kim jon il missile pic .
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The United States on Friday announced it would spend up to $25 million to pay for 50,000 tons of heavy fuel oil for North Korea - part of an agreement the communist regime made with the US and other nations pushing it to dismantle its nuclear program.
Under a February agreement, the US and other participants in the six-party negotiations with Pyongyang agreed to provide North Korea with 1 million tons of heavy fuel oil, or the monetary equivalent in other aid and assistance.
In return, North Korea agreed to shut down its main nuclear reactor, which it did in July, and then declare and ultimately dismantle all its nuclear programs.
The order, which President George W. Bush signed after consultations with Congress last week, comes a day after the six-party talks on disabling North Korea's nuclear program resumed in Beijing. Christopher Hill, the chief US envoy to the talks, said the negotiations were entering an important phase. North Korea has described this round of negotiations as make-or-break.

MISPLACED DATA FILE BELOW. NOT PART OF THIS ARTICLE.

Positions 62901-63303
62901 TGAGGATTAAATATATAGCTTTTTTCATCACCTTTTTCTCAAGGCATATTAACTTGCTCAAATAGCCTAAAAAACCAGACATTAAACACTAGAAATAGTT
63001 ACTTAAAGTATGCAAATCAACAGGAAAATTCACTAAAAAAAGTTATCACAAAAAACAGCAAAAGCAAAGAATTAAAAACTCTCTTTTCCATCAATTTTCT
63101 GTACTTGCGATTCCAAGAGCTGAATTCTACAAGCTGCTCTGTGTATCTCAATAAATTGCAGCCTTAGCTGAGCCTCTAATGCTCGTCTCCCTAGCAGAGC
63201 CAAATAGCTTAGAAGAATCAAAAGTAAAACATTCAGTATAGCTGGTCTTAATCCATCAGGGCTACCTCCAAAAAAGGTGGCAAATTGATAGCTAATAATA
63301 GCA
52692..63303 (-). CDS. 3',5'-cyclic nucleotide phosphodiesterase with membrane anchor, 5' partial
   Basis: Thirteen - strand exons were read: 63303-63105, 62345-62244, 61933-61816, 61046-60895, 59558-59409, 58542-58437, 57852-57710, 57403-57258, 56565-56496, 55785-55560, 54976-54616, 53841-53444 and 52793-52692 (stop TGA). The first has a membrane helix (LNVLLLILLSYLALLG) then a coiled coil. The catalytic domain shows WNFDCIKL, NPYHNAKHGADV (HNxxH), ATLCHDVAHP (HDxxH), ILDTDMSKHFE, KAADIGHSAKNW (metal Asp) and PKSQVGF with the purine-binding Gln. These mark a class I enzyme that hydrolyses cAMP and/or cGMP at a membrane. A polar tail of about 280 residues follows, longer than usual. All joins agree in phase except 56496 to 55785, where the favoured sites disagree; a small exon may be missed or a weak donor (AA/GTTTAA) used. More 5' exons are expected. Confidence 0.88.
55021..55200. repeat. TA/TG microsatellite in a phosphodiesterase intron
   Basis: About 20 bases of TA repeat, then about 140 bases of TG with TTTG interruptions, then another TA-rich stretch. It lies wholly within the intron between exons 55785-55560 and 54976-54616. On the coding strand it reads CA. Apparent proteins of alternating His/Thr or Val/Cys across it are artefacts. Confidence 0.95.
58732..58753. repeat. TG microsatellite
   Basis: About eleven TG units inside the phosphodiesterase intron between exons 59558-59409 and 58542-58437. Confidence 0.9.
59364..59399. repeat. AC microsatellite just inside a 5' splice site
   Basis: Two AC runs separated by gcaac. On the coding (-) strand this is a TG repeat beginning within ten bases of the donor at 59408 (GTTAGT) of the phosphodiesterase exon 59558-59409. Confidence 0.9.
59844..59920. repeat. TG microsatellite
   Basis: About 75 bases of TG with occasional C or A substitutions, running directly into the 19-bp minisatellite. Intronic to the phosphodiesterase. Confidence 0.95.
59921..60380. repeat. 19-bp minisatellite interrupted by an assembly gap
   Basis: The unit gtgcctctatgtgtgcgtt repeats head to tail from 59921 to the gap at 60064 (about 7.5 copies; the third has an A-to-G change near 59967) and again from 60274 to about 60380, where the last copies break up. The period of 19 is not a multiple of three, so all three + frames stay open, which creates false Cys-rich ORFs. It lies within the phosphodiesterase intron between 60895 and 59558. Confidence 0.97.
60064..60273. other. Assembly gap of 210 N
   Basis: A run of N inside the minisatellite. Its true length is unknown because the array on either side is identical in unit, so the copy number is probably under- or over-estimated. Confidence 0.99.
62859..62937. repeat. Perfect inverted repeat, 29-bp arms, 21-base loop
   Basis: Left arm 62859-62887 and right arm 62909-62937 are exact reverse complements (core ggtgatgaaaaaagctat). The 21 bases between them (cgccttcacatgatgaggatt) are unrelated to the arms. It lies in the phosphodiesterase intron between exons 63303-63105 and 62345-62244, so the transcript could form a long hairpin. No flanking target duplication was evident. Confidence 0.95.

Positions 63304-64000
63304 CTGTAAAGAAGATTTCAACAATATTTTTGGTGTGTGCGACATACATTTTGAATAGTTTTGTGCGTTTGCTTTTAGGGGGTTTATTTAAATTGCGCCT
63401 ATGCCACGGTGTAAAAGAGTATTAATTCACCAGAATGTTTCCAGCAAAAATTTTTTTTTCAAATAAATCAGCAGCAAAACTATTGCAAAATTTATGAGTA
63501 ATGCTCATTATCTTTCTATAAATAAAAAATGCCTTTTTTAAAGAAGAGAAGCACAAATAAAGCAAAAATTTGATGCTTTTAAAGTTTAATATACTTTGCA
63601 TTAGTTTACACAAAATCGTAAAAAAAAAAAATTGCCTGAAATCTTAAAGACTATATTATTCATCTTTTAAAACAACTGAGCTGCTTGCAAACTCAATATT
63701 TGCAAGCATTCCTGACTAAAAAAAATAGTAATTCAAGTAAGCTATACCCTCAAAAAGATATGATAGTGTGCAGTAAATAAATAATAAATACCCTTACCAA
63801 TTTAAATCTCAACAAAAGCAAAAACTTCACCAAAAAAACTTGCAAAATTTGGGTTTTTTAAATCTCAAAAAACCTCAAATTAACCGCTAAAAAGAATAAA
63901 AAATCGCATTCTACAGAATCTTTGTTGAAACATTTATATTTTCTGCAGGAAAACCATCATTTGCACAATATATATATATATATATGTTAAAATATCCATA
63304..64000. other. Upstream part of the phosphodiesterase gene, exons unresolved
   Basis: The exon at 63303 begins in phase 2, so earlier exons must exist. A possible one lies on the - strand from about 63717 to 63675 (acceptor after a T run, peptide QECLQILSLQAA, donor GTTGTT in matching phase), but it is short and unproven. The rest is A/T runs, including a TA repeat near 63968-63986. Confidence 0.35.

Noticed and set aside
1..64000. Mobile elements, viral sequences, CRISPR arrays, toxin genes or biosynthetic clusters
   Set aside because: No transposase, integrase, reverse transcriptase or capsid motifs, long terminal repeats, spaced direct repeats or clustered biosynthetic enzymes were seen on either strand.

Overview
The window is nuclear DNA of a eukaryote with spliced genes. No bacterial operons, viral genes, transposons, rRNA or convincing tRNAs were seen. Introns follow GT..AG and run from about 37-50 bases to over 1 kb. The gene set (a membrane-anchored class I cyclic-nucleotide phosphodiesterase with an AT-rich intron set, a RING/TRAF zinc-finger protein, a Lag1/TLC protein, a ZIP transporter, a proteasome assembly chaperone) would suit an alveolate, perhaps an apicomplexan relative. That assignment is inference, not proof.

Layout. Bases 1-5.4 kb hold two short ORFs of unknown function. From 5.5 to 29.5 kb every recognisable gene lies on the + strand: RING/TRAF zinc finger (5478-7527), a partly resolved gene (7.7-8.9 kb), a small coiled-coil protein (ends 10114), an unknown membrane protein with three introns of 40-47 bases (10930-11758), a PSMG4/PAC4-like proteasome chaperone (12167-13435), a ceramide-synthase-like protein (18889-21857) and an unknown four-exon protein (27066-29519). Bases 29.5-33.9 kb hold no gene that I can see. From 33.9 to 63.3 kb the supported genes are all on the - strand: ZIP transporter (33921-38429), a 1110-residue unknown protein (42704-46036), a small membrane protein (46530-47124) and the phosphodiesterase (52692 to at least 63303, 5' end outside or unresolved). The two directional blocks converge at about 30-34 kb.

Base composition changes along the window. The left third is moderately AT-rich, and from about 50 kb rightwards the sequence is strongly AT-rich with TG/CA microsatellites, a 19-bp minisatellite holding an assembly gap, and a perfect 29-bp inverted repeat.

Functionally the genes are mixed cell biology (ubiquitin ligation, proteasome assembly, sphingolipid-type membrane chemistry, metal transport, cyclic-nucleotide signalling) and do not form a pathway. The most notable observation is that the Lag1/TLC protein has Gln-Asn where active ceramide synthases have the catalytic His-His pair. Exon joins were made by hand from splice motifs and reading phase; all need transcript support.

North Korea has met its commitments to date with respect to shutting down the Yongbyon facilities and allowing the International Atomic Energy Agency to do monitoring and verification work, said Gordon Johndroe, a spokesman for the National Security Council at the White House.
The United States is now pressing for rapid implementation of the next phase of the agreement in which North Korea has agreed to provide a complete declaration of all its nuclear programs and disable all its existing nuclear facilities, he said.
China, the US, South Korea and Russia agreed to provide aid, although Moscow may contribute in the form of debt relief. Japan has refused to provide aid until Pyongyang fully accounts for the abductions of Japanese citizens by North Korea.
South Korea provided 50,000 tons of heavy fuel oil in July. Earlier this month, China said it had delivered a shipment of oil to North Korea amid a series of efforts to keep talks on disabling North Korean nuclear programs on track.
China, which is North Korea's primary provider of trade and aid, has typically used deliveries of oil as an inducement to persuade its politically isolated, economically strapped communist ally to take part in the six-party talks.
The hard-line regime expelled UN monitors in late 2002, shutting its nuclear activities to outside view. But, after exploding a test atomic bomb last October, North Korea agreed four months later to scrap its nuclear weapons program in exchange for the economic and political concessions.